This could be a little more sonic...


Brandon Sanderson’s 3 Laws of Magic:


  1. An author’s ability to solve conflict with magic is DIRECTLY PROPORTIONAL to how well the reader understands said magic.

  2. Limitations > Powers

  3.  It is not the number of powers that creates immersive and memorable worldbuilding—it’s not even the powers themselves. It’s how well they are ingrained into the society, culture, ecology, economics, and everyday lives of the people in the stories.

(WoR Spoilers)


A side note: as much as I loved the book, the one scene where Shallan disses Kaladin’s hatred of lighteyes and nearly dismisses his experience of being sold into slavery doesn’t sit well with me.

I’m not taking away anything from the hardships Shallan endured growing up and Kaladin was plain…


Rose Tyler Appreciation Week

↳ day six: the arc you loved the most

After being shown a ‘better way of living your life’ by the Doctor in Series 1, Rose’s arc continues as she begins to become a hero in her own right. Albeit with a shaky (but nevertheless courageous!) start, Rose steadily gains independence and success in her travels, improving her investigative, problem-solving and leadership skills. This culminates in her being named Defender of the Earth after she sacrifices her life with the man she loves to save her planet. This arc continues into Series 4 and comes full-circle as she takes on the role of the Doctor in the finale.


Textpost Edits: Tenth Doctor edition

A Storm of Swords is my favorite book in “A Song of Ice and Fire” so far: This is hardly controversial. But when most people talk about how much they dig Swords, they gravitate to the list of Greatest Hits moments: Red Wedding, Purple Wedding, the battle at the wall, Tyrion’s speech, Tyrion’s murder spiral, the Oberyn/Mountain fight. But what I always remember is the Epilogue. It takes up the perspective of a ridiculously minor character: Merrett Frey. By this point, you’re primed to basically despise everyone surnamed Frey, but in a few pages, GRRM sketches Merrett into a weirdly sympathetic, utterly inessential person.

Merrett gets sent on an inconsequential mission, ransoming a relative who got kidnapped by the Brotherhood Without Banners. And by this point, you’re primed to treat the Brotherhood as a charming, albeit mildly annoying, group of merry men. So it’s a shock when Merrett finds out that they’ve already hung his relative; and it’s an even bigger shock when the Brotherhood reveals that their new leader is Catelyn, who gets reintroduced thus:

Beneath her ravaged scalp, her face was shredded skin and black blood where she had raked herself with her nails. But her eyes were the most terrible thing. Her eyes saw him, and they hated.

In the span of a few pages, you go from mourning Catelyn to being ridiculously freaked out by Catelyn. It’s a classic GRRM twist. (Remember: This was the same book that taught us all to kinda love Jaime.) Storm of Swords is a book filled with horrors, but what I liked about Lady Stoneheart was how she promised that the worst horrors were yet to come. Like, if Ned Stark represented the old rules of honor, and Tywin Lannister represented the new rules of cruel logic, then after both of them were dead, we’d basically be entering a world without even the bare outline of rules: Ice zombies in the north, vengeance-zombies in the south, dragons in the east, freaking Greyjoys doing their Greyjoy thing. That was the first time I really found myself thinking that nobody would wind up on the Iron Throne: That the endgame for “Ice and Fire” would be complete disaster for everyone (besides maybe the people in Tall Tree Towns. The Summer Islands seem nice!)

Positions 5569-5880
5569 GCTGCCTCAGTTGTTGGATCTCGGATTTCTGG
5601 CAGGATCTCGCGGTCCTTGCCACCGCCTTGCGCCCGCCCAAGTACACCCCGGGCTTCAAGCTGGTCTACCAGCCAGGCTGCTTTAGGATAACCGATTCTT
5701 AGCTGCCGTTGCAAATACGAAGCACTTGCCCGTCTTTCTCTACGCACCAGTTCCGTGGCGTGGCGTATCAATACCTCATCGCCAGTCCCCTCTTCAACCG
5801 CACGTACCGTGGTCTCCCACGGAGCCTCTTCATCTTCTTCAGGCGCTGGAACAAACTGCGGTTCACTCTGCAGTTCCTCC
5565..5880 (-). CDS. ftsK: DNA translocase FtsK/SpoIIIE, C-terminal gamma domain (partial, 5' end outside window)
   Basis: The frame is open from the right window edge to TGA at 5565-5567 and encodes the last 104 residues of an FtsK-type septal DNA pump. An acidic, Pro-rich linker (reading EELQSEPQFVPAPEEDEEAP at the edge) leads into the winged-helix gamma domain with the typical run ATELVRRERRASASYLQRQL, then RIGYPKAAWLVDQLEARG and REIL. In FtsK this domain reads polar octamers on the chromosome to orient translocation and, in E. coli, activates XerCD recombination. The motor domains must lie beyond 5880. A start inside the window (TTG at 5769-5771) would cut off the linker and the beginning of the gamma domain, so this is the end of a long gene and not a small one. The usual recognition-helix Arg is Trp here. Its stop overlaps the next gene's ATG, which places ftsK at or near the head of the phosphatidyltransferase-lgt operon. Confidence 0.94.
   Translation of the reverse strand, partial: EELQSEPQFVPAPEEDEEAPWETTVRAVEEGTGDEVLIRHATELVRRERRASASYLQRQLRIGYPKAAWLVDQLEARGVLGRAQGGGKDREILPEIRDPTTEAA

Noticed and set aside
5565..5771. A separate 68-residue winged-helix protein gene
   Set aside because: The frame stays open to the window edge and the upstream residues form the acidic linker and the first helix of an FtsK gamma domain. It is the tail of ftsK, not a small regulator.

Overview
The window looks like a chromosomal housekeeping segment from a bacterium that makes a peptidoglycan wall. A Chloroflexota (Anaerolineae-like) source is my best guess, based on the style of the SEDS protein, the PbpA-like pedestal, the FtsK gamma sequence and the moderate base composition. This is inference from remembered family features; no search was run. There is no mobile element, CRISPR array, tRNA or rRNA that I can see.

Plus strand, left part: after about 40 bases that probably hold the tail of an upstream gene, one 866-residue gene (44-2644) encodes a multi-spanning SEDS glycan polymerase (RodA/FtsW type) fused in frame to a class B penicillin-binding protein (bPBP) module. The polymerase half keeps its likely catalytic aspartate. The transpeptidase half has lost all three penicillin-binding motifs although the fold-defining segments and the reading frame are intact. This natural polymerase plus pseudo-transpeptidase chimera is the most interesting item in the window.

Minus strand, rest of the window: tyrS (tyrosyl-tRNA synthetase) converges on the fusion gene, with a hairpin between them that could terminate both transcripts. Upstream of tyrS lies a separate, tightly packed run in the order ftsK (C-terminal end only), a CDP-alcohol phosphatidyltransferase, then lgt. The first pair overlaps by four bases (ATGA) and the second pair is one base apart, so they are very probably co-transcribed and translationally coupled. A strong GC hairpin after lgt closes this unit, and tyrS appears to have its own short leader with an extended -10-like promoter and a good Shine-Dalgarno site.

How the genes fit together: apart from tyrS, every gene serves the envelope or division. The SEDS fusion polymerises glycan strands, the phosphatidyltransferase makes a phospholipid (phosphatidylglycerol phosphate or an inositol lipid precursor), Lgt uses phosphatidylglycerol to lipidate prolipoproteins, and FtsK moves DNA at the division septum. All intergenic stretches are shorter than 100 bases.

So I definitely miss Lady Stoneheart, and I find myself wondering what her disappearance means for the show’s next season.

- Entertainment Weekly (via asoiafuniversity)

(Source: jamesvega)


i did it. i did the thing

"Now let me dispel a few rumours so they don’t fester into facts. Yes, I too attended at ‘Hell-ton’ and survived. And no, at that time I was not the mental giant you see before you. I was the intellectual equivalent of a 98 pound weakling. I would go to the beach and people would kick copies of Byron in my face."

(Source: chick-named-marylou)

Aug 8


“You’ve obviously got a plan, Uncle. Well? Out with it. This drama is tiring.”

“What I really want to do,” Dalinar said frankly, “is beat the lot of them senseless. That’s what I’d do to new recruits who weren’t willing to obey orders.”

“I think you’ll have a hard time spanking obedience into the highprinces, Uncle,” the king said dryly. For some reason, he absently rubbed at his chest.

"Wanna bet?" Dalinar replied.

"Five emerald broams on Dalinar," Navani said, fishing the money out of her pocket.

— Chapter five, Words of Radiance (more or less)

That’s mostly how it went, right? I think there was a severe lack of pictures in this fandom of Dalinar beating Sadeas senseless.

Aug 8


The Giant’s Causeway in Northern Ireland.

    The mostly hexagonal basalt columns were formed as lava rapidly cooled and cracked after a volcanic eruption 60 million years ago. 

Aug 7


requested by willastyrells: nat + humour

 (via borncareful)

(Source: borncareful)

Aug 5

"Are you?" x x

(Source: bucky-thevampireslayer)

Aug 3

(Source: clintobarton)

Aug 3
"Who do you want me to be?"
"How about a friend?" 

(Source: youbecarefulnow)

Aug 3

(Source: superbmarksman)